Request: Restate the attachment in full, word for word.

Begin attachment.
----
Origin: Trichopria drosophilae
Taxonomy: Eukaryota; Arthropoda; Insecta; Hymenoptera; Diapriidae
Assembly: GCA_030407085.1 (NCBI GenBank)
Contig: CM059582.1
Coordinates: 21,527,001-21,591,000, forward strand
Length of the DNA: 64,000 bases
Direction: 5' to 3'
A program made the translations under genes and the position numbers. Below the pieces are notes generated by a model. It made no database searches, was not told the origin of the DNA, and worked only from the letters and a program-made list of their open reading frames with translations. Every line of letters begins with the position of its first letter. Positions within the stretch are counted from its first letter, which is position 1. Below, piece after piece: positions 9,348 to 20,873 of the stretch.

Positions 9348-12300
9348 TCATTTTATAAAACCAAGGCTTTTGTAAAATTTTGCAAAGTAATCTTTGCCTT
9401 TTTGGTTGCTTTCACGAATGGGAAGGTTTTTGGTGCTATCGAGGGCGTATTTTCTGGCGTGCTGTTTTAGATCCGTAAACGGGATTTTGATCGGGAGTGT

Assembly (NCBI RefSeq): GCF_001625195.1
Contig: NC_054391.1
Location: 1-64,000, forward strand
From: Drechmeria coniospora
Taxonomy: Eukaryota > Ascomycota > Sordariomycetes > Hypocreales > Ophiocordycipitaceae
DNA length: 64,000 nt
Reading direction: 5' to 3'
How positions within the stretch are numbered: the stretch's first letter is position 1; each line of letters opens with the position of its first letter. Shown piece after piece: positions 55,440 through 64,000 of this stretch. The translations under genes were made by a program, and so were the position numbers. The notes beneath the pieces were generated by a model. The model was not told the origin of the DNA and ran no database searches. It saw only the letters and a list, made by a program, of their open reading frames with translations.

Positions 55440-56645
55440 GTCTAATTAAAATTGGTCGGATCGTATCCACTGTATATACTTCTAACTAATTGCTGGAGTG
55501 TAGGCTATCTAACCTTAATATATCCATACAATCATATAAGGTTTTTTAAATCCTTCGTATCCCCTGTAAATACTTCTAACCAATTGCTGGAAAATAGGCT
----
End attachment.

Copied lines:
Origin: Trichopria drosophilae
Taxonomy: Eukaryota; Arthropoda; Insecta; Hymenoptera; Diapriidae
Assembly: GCA_030407085.1 (NCBI GenBank)
Contig: CM059582.1
Coordinates: 21,527,001-21,591,000, forward strand
Length of the DNA: 64,000 bases
Direction: 5' to 3'
A program made the translations under genes and the position numbers. Below the pieces are notes generated by a model. It made no database searches, was not told the origin of the DNA, and worked only from the letters and a program-made list of their open reading frames with translations. Every line of letters begins with the position of its first letter. Positions within the stretch are counted from its first letter, which is position 1. Below, piece after piece: positions 9,348 to 20,873 of the stretch.

Positions 9348-12300
9348 TCATTTTATAAAACCAAGGCTTTTGTAAAATTTTGCAAAGTAATCTTTGCCTT
9401 TTTGGTTGCTTTCACGAATGGGAAGGTTTTTGGTGCTATCGAGGGCGTATTTTCTGGCGTGCTGTTTTAGATCCGTAAACGGGATTTTGATCGGGAGTGT

Assembly (NCBI RefSeq): GCF_001625195.1
Contig: NC_054391.1
Location: 1-64,000, forward strand
From: Drechmeria coniospora
Taxonomy: Eukaryota > Ascomycota > Sordariomycetes > Hypocreales > Ophiocordycipitaceae
DNA length: 64,000 nt
Reading direction: 5' to 3'
How positions within the stretch are numbered: the stretch's first letter is position 1; each line of letters opens with the position of its first letter. Shown piece after piece: positions 55,440 through 64,000 of this stretch. The translations under genes were made by a program, and so were the position numbers. The notes beneath the pieces were generated by a model. The model was not told the origin of the DNA and ran no database searches. It saw only the letters and a list, made by a program, of their open reading frames with translations.

Positions 55440-56645
55440 GTCTAATTAAAATTGGTCGGATCGTATCCACTGTATATACTTCTAACTAATTGCTGGAGTG
55501 TAGGCTATCTAACCTTAATATATCCATACAATCATATAAGGTTTTTTAAATCCTTCGTATCCCCTGTAAATACTTCTAACCAATTGCTGGAAAATAGGCT